Topic: Business Climate
July 10, 2017

Many California cities have issued “pension obligation bonds” to cover rising retiree benefit costs with borrowing rather than tax money, based on the same assumption that arbitrage – betting that the difference between loan interest rates and investment earnings – can be a net winner. However, like Orange County and SANDAG, some learned that trying to predict global markets is dangerous. The largest single debt owed by the city of Stockton when it declared bankruptcy was a pension obligation bond. Hundreds of school districts issued “capital appreciation bonds” that postpone repayments for decades while the accumulated interest magnifies debt. Poway Unified in rural San Diego County became a poster child for financial irresponsibility when it was revealed that its $105 million bond would cost $1 billion to repay.


The Small Business & Entrepreneurship Council’s “Small Business Tax Index 2017” ranks the states from best to worst in terms of the costs of their tax systems on entrepreneurship and small business. This year’s edition of the Index pulls together 26 different tax measures, and combines those into one tax score that allows the 50 states to be compared and ranked.

The 26 measures are: 1) state’s top personal income tax rate, 2) state’s top individual capital gains tax rate, 3) state’s top tax rate on dividends and interest, 4) state’s top corporate income tax rate, 5) state’s top corporate capital gains tax rate, 6) any added income tax on S-Corporations, 7) any added income tax on LLCs, 8) Section 179 expensing conformity, 9) average local personal income tax rate, 10) whether or not the state imposes an alternative minimum tax on individuals, 11) whether or not the state imposes an alternative minimum tax on corporations, 12) whether or not the state’s personal income tax brackets are indexed for inflation, 13) whether or not the state’s corporate income tax brackets are indexed for inflation, 14) the progressivity of the state’s personal income tax brackets, 15), the progressivity of the state’s corporate income tax brackets,16) property taxes, 17) consumption-based taxes (i.e., sales, gross receipts and excise taxes), 18) whether or not the state imposes a death tax, 19) unemployment taxes, 20) whether or not the state has a tax limitation mechanism, 21) whether or not the state imposes an Internet access tax, 22) remote seller taxes, 23) gas tax, 24) diesel tax, 25) wireless taxes, and 26) LLC fees.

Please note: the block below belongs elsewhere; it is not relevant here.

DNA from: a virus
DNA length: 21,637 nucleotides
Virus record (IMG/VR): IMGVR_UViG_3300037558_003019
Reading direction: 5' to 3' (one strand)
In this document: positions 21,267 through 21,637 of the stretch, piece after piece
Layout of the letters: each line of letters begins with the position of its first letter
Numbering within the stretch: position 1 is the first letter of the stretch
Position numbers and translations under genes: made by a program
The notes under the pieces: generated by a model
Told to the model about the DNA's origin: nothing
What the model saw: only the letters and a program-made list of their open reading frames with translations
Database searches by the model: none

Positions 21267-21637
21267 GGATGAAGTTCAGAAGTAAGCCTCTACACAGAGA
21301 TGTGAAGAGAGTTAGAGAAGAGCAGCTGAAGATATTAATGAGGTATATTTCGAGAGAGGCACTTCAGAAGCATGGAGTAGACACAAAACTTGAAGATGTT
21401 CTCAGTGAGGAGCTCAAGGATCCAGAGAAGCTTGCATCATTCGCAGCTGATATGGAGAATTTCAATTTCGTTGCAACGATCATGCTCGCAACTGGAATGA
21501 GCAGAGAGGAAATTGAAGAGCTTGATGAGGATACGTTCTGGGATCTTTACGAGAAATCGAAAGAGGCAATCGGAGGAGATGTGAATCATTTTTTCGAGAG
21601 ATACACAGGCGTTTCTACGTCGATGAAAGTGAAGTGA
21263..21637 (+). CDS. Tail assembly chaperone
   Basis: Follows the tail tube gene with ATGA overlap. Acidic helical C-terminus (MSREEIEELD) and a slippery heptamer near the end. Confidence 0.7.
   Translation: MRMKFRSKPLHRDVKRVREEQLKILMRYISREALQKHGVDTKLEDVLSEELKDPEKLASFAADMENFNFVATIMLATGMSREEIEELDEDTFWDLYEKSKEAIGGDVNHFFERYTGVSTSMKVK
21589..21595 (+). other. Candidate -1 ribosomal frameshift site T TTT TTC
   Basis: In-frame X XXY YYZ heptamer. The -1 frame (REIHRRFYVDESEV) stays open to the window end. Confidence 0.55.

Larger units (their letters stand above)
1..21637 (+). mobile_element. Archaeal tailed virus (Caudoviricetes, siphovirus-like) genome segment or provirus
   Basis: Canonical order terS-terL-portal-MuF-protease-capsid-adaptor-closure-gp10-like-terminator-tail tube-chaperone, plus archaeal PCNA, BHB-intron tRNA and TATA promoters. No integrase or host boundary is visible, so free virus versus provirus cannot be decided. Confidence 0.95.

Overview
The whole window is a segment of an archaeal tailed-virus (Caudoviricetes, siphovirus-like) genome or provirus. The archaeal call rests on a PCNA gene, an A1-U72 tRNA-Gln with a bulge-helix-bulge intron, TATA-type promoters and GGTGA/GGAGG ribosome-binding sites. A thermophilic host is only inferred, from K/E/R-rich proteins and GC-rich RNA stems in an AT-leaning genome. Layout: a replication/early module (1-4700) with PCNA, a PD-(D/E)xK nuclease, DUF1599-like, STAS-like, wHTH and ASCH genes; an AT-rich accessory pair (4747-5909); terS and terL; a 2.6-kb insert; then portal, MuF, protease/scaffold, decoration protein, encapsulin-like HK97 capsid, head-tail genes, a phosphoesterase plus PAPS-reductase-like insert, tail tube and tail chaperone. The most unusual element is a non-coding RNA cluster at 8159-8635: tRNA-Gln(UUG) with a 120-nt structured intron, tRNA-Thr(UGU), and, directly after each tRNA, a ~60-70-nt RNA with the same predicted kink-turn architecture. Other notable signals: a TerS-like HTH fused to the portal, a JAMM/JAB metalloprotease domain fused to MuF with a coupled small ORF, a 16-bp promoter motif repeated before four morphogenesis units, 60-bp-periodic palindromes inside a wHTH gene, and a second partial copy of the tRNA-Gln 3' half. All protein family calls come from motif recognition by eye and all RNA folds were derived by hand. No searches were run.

The 15 best state tax systems are: 1) Nevada, 2) Texas, 3) South Dakota, 4) Wyoming, 5) Washington, 6) Florida, 7) Alabama, 8) Ohio, 9) North Carolina, 10) Colorado, 11) Arizona, 12) Alaska, 13) Michigan, 14) Indiana, and 15) Utah. The 15 worst state tax systems are: 36) Delaware, 37) Arkansas, 38) Maryland, 39) Nebraska, 40) Kentucky, 41) Connecticut, 42) Oregon, 43) New York, 44) Vermont, 45) Hawaii, 46) Iowa, 47) Minnesota, 48) Maine, 49) New Jersey, and 50) California.

June 23, 2017

As of Wednesday, businesses no longer have to submit physical LLC Statements of Information, as the records may now be submitted via the California secretary of state’s website. An LLC Statement of Information includes records such as the company’s name, location and type of business, as well as the addresses of chief executives and managers.

“We’re streamlining the process so that entrepreneurs can focus less on red tape and more on growing their business,” said California Secretary of State Alex Padilla.

June 23, 2017

As we noted when California inaugurated this policy, American federalism is based on the agreement that different states can pursue different policies (within Constitutional bounds) while retaining equal status within the union. California’s decision to escalate the culture war with “sanctions” against states with different political orientations represents a direct challenge to America’s federal structure.

This new order could have a major symbolic impact—for example, by making it difficult or impossible for University of California sports teams to compete against the University of Texas. And could lead to retaliatory measures by the targeted red states: They could, for example, up the ante not only by enacting reciprocal travel bans but also by refusing to cooperate with California’s government in criminal investigations, declining to share tax data, or prohibiting companies from selling products to California’s state government.

How long before a coalition of liberal states begins to collectively and systematically impose sanctions on conservative ones, or vice versa? To state the obvious: This has nothing to do with the legitimate democratic debate over the merits of the policies California is trying to sanction in the first place. Maybe some of these policies are reasonable compromises between LGBT rights and religious liberty; maybe others are unacceptable forms of discrimination. These are debates that need to be resolved by the courts, by federal civil rights agencies, and by the voters in those states. California’s brazen offensive dangerously short-circuits this process.

June 23, 2017

Illinois is grappling with a full-fledged financial crisis and not even the lottery is safe – with Republican Gov. Bruce Rauner warning the state is entering "banana republic" territory. Facing billions in unpaid bills and pension obligations, the state is hitting a cash crunch that is rare even by Illinois standards. . . . But the problems are years in the making, caused in large in part by the state’s poorly funded pension system— which led Moody’s Investors Services to downgrade the credit rating to the lowest of any state. The state currently has $130 billion in unfunded pension obligations, and a backlog of unpaid bills worth $13 billion.

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Nov. 17, 2017 / Andrew Khouri

Nov. 17, 2017 / The Editorial Board